Don’t boycott technical manufacturers – get THEM to boycott the Congo.  Or – if you have the means & want to be altruistic – then go there & buy the mine outright & run it better.

    Ooops – if you did that – you would be killed and ownership would revert to the state because you would be cast in the role of a "horrible Western investor who is there only to exploit the people" when in truth the people are already busily exploiting the living hell out of each other.

    When will the countries of the world start taking a hands-off policy on Africa and allow them to clean up their own messes?  Simple.  When there’s nothing left there to buy from them.  Handing money to the people in charge there for ANYTHING is just pouring proverbial gasoline onto a bushfire of human rights.

    Authority and Morality are diametrically opposed on that continent.  Sad by true.

  20. 0
    Decoy ( User Karma: 0 ) says:

    "A perfect world would be nice, it’s also impossible."

    Too true. How about this though.

    The Utopian paradigm is only ever just a hope and a dream away. So be quiet and go back to sleep.

  21. 0

    Damn. This is fucking brutal. I gotta say, I’m NOT shocked. I was aware that a lot of items have parts that come from third world hellholes that were probably produced by child workers. Yet I still bought a Playstation 2 and later a Xbox 360…damn…this is fucking brutal.

    -If shit and bricks were candy and tits, we’d all be livin’ large. For information on games and psychology, look up: Jonathan Freedman(2002)Block & Crain(2007)Grand Theft Childhood, by Harvard Medical School researchers Larry Kutner and Cheryl Olson

  22. 0
    Sai says:

    Wow that can make you feel like a pile of shit right there.

    It’s scary to think what products of convenience we enjoy are built on the backs of the suffering. Sad to say it’s not something that often crosses our minds, nor something our media, corporations and countries want us to think about.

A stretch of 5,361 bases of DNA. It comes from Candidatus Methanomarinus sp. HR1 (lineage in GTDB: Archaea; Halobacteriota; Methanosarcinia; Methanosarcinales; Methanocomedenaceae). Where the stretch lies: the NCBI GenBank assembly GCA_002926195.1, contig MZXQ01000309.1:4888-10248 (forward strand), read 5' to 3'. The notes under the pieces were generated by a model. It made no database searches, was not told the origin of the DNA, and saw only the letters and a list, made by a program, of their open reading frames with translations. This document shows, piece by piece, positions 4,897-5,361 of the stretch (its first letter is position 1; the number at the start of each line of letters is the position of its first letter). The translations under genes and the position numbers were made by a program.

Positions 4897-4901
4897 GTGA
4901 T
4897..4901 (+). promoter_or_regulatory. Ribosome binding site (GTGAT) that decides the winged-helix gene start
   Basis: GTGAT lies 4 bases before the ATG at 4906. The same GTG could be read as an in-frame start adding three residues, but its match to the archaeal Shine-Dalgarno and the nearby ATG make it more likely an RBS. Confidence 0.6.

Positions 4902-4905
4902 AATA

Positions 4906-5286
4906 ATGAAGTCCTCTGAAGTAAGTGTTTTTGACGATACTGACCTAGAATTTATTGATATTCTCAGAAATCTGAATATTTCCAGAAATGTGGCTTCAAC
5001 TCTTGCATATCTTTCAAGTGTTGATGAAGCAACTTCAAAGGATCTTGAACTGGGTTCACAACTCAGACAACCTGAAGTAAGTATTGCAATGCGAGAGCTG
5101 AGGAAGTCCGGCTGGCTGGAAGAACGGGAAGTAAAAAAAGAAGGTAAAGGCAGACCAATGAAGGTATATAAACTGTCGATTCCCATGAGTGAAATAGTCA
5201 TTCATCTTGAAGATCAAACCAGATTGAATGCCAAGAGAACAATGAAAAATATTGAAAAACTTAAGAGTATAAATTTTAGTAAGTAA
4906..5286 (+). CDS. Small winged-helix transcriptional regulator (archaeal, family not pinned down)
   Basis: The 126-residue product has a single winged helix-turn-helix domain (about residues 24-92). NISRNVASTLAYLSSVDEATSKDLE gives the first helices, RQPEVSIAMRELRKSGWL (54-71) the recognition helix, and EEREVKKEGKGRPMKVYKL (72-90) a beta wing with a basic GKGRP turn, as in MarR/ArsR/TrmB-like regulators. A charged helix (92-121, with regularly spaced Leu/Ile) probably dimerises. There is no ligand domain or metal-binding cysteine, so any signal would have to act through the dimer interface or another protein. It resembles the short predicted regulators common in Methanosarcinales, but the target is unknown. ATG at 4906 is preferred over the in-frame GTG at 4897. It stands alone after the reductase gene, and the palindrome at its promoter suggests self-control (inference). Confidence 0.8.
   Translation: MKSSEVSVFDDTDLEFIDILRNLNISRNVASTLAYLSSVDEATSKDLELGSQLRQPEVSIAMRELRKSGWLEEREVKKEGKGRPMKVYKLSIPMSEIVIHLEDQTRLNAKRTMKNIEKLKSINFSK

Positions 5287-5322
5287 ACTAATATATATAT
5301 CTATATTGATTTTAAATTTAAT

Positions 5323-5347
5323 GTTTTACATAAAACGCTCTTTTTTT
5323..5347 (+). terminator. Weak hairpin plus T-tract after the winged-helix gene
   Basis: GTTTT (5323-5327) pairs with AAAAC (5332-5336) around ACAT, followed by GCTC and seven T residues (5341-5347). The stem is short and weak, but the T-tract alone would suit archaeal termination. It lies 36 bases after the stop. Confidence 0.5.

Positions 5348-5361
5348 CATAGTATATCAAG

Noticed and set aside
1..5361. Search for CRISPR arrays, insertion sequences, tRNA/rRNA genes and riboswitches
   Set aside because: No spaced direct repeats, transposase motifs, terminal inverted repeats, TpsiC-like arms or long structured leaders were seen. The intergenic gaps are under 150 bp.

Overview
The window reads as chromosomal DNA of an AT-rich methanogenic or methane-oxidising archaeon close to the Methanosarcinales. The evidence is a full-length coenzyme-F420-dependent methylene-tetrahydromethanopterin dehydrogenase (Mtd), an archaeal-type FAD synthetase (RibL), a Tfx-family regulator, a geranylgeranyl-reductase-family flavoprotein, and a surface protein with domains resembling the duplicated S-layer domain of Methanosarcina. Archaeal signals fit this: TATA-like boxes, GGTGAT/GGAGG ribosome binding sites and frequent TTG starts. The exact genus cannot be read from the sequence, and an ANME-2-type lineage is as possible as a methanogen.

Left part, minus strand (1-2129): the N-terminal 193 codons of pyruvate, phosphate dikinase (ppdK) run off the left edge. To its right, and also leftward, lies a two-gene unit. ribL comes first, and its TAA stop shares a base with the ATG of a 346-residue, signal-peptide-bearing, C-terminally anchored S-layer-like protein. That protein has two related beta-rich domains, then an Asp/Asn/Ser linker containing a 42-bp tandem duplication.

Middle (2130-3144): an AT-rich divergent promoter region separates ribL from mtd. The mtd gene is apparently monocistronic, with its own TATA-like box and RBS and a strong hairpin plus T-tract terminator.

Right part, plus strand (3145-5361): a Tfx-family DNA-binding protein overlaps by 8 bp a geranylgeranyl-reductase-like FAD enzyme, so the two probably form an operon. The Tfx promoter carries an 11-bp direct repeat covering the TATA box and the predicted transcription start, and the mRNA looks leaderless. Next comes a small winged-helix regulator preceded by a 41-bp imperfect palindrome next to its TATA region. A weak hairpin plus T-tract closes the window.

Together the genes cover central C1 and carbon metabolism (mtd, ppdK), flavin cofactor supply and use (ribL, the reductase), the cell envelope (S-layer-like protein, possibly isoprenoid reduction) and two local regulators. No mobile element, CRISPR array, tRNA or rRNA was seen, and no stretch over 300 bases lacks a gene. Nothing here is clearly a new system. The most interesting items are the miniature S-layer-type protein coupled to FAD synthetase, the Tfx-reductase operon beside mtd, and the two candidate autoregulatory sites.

Also one would wonder if it’s a rare ore and it’s so important to electronics development wouldn’t someone have figured out how to create it synthetically by now?

  23. 0
    Anonymous says:

    This is very old news and nearly all companies that works with electronics uses Congolese coltan and they all deny it. It is also used on oleoducts. When children aren´t forced to work in the mines they are forced to join the army it is a no win situation.

  24. 0
    kurisu7885 (can't log in) says:

    Also, I do have a few electrnic devices I use in my home, my most recent being my new cell phone, and it’s not like I grinned evily when I got it thinking "I wonder how many kids died ot make this thing?" No, I need a communications device and it works, that’s all. Most people who use electronic devices shouldn’t feel guilty as there is NO way of knowing where exactly all of the materials in the device came from. It’s not liek a big tag is o nthe box saying "All material were purchased form legal sources."

    Consumers shouldn’t feel guilt ridden over where a material came from, as we don’y control the manufacturing directly.

  25. 0
    Questionmark says:

    I call BS.

    I find it really hard to believe that with ALL the miniture consumer electronic products we and the rest of the world use that the PS2 launch, or any SINGLE electronic launch has a significant effect on the numbers.

    Add in that there are hundreds of companies that probably use metal from the same sources and even blaming Sony is a bit ridiculous.

    I never expected to see sensationalist media on GP but I guess there’s a first (and hopefully last) time for everything.

    We as consumers need to decide, either we accept that our selfish desire for all of life’s luxuries doesn’t always come without a serious moral pricetag, or we stop buying the newest greatest toys. Pick your side.

    A perfect world would be nice, it’s also impossible.

  26. 0